Note: A good leader is not inherently a good person, though it often works out that way, at least in retrospect. A good leader will have an answer by the time that the switch must be pulled, or the man must be executed. They may not pull the switch, but they will make a decision and take the responsibility onto themselves for the consequences of a person or people dying. They’ll accept the legal challenge for it. They’ll know that they are the one responsible for the death, no matter what. In Adventure Time, this is closer to Bubblegum. She usually makes the decisions, and she takes responsibility for the Candy Kingdom’s welfare and safety. At many times during the series she risks her own life and happiness just to make life better for her citizens, even though they often directly call her a jerk for the way she does it. She may do things that are questionable, but she doesn’t shirk her responsibility to do them.

She’ll be on the front lines of almost any fight


What makes a great leader is something that has been, and will continue to be, debated without end, but within this framework, I submit that the answer is: Someone who will know they’re not only responsible to the person or people killed, but to all the people who are impacted by it. You’ve just taken away a friend, a lover, a brother or sister, whatever. You had to make that decision, but you also have to accept that there is NOTHING you can say that will justify it to them. You may have saved 10,000 lives at the expense of 1, but you understand that, to the family of that 1, you made the wrong decision, and to the families of the 10,000, they’ll quickly forget it because life moves on. You get less credit than you deserve, and you take more blame than you deserve. That’s part of leadership. You have to understand that, and you have to make the decision anyway. This is a nightmare, and it’s why so few people have the fortitude to do it. Most just have to separate themselves and only accept the responsibility that comes from it immediately.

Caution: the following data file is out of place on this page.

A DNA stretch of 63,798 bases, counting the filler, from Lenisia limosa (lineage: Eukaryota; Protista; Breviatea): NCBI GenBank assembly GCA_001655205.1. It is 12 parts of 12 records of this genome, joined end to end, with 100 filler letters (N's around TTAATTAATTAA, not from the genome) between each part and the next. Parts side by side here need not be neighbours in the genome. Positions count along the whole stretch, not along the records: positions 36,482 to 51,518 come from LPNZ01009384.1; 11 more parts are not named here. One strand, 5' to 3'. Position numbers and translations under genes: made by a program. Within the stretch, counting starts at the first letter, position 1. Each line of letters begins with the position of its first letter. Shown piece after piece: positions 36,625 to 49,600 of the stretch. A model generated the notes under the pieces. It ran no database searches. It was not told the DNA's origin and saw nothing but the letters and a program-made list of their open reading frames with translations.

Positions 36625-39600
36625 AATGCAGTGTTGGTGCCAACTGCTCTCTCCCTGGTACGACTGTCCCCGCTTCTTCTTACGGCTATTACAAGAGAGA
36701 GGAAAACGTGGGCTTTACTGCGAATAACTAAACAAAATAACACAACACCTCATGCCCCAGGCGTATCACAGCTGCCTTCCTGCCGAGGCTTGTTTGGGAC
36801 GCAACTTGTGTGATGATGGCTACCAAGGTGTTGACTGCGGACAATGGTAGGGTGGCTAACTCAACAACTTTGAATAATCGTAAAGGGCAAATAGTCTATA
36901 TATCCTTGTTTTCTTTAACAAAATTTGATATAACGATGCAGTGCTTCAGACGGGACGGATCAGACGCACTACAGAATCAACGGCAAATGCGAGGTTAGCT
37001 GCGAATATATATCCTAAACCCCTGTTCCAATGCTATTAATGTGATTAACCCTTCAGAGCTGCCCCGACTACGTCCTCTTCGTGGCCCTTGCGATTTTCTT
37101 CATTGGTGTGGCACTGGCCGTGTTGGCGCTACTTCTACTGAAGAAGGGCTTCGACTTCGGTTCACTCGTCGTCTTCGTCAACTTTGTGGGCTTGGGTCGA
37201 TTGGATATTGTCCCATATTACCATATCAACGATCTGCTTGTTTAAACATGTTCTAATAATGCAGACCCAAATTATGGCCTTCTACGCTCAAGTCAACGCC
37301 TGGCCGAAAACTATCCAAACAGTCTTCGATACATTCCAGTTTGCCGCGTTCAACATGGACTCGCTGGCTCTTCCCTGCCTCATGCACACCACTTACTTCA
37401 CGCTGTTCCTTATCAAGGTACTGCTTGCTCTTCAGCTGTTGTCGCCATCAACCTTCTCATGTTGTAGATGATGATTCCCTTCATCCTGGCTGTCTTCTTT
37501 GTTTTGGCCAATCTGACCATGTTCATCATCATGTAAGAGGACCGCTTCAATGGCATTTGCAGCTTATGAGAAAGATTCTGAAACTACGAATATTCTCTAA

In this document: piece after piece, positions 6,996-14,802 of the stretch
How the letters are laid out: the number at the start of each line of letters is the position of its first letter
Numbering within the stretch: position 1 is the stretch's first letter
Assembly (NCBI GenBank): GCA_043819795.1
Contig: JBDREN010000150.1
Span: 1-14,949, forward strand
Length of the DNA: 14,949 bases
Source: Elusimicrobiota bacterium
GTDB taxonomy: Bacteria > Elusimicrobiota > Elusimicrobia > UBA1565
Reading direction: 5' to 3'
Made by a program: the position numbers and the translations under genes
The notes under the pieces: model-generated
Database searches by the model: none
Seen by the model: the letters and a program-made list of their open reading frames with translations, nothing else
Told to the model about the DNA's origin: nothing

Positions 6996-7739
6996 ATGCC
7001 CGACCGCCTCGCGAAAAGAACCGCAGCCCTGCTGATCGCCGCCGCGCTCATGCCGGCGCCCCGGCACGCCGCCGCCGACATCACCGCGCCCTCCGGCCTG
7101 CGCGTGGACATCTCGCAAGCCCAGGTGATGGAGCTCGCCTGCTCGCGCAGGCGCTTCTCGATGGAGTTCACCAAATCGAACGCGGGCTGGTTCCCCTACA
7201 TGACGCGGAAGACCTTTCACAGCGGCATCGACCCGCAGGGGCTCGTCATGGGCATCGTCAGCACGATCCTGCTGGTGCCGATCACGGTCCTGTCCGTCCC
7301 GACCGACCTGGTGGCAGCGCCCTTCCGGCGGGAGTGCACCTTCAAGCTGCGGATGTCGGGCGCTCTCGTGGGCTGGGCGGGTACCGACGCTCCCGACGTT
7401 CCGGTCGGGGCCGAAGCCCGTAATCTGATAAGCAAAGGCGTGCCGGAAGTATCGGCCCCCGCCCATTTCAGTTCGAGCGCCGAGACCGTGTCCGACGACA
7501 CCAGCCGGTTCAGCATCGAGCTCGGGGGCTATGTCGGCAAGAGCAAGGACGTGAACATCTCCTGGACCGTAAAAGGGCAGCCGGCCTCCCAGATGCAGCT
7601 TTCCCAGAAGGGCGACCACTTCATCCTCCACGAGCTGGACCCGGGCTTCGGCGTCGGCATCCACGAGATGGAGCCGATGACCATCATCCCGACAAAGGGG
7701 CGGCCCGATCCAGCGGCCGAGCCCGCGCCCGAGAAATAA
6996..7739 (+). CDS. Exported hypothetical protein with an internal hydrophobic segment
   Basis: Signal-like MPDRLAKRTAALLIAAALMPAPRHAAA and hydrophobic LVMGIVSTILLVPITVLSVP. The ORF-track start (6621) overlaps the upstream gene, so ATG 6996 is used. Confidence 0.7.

One person is never just one person. Five people is never just five.

Part of the consequence of accepting these levels of blame, but the primary benefit of it, is a clarity as to the real impact of the decisions. It is the ability to see the wide effects in both the short-term and the long-term. A “good” leader who accepts the responsibility only for the direct results of their actions is likely only to consider the effects up to the legal and immediate. It’s human nature to not consider as much beyond personal interest. The problem with this is that, even if they make the decision, by not considering the full scope of the effects, or a smaller scope than a better leader would, then that inherently lowers the quality of the decision itself.

Quick reality check: Most of the time, the ultimate decision won’t be changed based on the scope. Small decisions do have relatively limited impact beyond what is immediately apparent, and, ultimately, some amount of decision-making economy compels a limit to how much time someone can consider the issue before making a decision. If a large group of people are making the same decision, then it can become significant, but, that’s a separate issue.

For leadership with larger-scale vision, come back tomorrow.

Welcome to the Grouch on the Couch’s ABCs. This will be a monthly series until I can get a rhythm going… and figure out all of the letters. F*ck you, you try finding 26 topics connected by letters.